New Flood Maps To Alter Building Plots
Days after the Federal Emergency Management Agency (FEMA) released new maps which expanded the flood zones of New York City in the aftermath of Hurricane Sandy, the city announced last Thursday, Jan. 31, several measures which will affect how residents in storm-ravaged areas rebuild their homes.
Mayor Michael Bloomberg signed an executive order suspending height restrictions in flood zones such as Howard Beach, Broad Channel and the Rockaways in order for property owners to flood-proof their buildings according to standards set in the revised FEMA maps.
The city also altered flood proofing requirements established in its building code in 1983 for “flood hazard areas” of the city, as declared by FEMA. Under the new rules, those constructing new buildings or rebuilding significantly damaged structures in the flood hazard areas must elevate their structures by at least one foot above FEMA’s base flood elevation in the area.
Not only will these changes help protect buildings in coastal areas of the city from suffering the same kind of damage in future weather events, but it will also help reduce monthly flood insurance premiums for property owners, according to Bloomberg.
“As a coastal city, our geography has required us to take extra precautions to protect homes and businesses from the risks that come with being close to the ocean, and climate change is increasing and accelerating those risks,” Bloomberg said. “We are beginning the process of updating our building code and zoning regulations so that new construction meets standards that reflect the best available data about flood and climate risks.”
“Homeowners need to be able to rebuild to sound flood protection standards without facing conflicts with current zoning regulations,” added City Planning Commissioner Amanda Burden. “This limited and targeted suspension of zoning regulations in the flood zones shown on the newly-issued FEMA flood risk maps will help ensure that new and rebuilt homes and businesses and other buildings will be safeguarded from coastal flood waters.”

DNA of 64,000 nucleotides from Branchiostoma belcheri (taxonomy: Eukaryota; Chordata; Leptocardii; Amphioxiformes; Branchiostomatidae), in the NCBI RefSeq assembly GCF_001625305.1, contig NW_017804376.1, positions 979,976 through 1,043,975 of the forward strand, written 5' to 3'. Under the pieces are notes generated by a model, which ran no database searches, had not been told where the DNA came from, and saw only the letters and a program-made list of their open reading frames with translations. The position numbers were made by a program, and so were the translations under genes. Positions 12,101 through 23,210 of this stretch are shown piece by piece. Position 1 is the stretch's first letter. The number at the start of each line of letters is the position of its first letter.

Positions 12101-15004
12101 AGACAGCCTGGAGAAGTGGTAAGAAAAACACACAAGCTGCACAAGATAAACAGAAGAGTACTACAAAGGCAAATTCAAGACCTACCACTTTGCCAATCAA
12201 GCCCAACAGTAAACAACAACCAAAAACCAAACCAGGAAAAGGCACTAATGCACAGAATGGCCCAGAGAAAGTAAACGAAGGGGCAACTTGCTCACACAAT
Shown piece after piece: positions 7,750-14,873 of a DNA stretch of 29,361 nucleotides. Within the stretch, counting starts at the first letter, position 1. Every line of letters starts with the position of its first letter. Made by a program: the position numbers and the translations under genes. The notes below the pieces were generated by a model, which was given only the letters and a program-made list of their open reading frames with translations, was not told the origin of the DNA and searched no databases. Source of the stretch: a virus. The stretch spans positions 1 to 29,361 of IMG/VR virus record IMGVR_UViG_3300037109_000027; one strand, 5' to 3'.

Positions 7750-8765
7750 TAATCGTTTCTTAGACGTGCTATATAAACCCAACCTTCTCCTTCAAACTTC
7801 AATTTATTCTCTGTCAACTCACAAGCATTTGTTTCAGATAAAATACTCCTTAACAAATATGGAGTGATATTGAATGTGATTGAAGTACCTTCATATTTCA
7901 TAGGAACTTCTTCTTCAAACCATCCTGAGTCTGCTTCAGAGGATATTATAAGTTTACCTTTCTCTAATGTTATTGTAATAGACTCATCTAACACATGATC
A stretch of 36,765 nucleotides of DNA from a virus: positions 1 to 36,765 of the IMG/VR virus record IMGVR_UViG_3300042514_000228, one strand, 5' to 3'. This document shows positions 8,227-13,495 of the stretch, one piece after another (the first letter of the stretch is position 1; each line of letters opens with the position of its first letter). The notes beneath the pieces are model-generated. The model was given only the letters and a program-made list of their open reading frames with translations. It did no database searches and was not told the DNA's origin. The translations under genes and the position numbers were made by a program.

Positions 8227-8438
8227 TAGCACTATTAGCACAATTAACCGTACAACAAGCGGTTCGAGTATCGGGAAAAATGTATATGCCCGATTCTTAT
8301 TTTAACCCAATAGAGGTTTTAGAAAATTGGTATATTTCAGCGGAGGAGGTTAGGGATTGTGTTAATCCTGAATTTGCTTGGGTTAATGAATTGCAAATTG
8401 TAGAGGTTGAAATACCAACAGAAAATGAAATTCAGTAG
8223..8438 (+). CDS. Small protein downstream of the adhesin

“These critical changes to the building code and zoning resolution will allow thousands of New Yorkers to rebuild the same home they had prior to Hurricane Sandy, only much more resistant to flood damage,” said Buildings Commissioner Robert Li- Mandri.
The maps changes made by FEMA reportedly added about 35,000 buildings across the five borand oughs of New York City and Westchester County to areas considered by the agency to be at high risk of flooding in weather events such as hurricanes and strong nor’easters. More areas of the city may be added to the high-risk zone in a second set of revised maps which FEMA is expected to publish later this month.
When Hurricane Sandy struck the Northeast U.S. between Oct. 29-30, 2012, coastal areas of the city experienced a storm surge of between 10 and 15 feet, with areas of the Rockaways and Staten Island taking the hardest hit. The superstorm even affected more interior areas of the city-such as Howard Beach and Brooklyn’s Gerritsen Beach-which had not been considered to be at high risk of major flooding.
The executive order signed by bloomberg will allow owners of existing buildings in the flood zones- including those built before the flood proofing requirements established in 1983-to be reconstructed or retrofitted to meet the new elevations. This can be accomplished through the construction of higher foundations or stilts.
Some critics, however, have charged that the requirements place a huge financial burden on property owners who suffered staggering losses as a result of Hurricane Sandy.
Many areas of the flood zone had zoning regulations which limited the height of buildings. The executive order suspends those zoning requirements in order for those who own homes which were destroyed or severely damaged by the hurricane to rebuild according to the new base flood elevation requirements.
Bloomberg noted that the Department of City Planning will pursue permanent zoning changes in the flood zones later this year through rezoning under the standard uniform land use review process.
Increasing the base height of each structure in the flood zones stands to reduce monthly flood insurance premiums for property owners, the mayor indicated. This could prove critical since FEMA will soon end subsidized premiums, and liabilities could skyrocket for certain property owners in high-risk areas.
For every foot a building is raised above the base flood elevation, it was noted, monthly flood insurance premiums may be reduced by several hundred dollars.
For more information or to view the revised FEMA flood zone maps, visit www.region2coastal.com.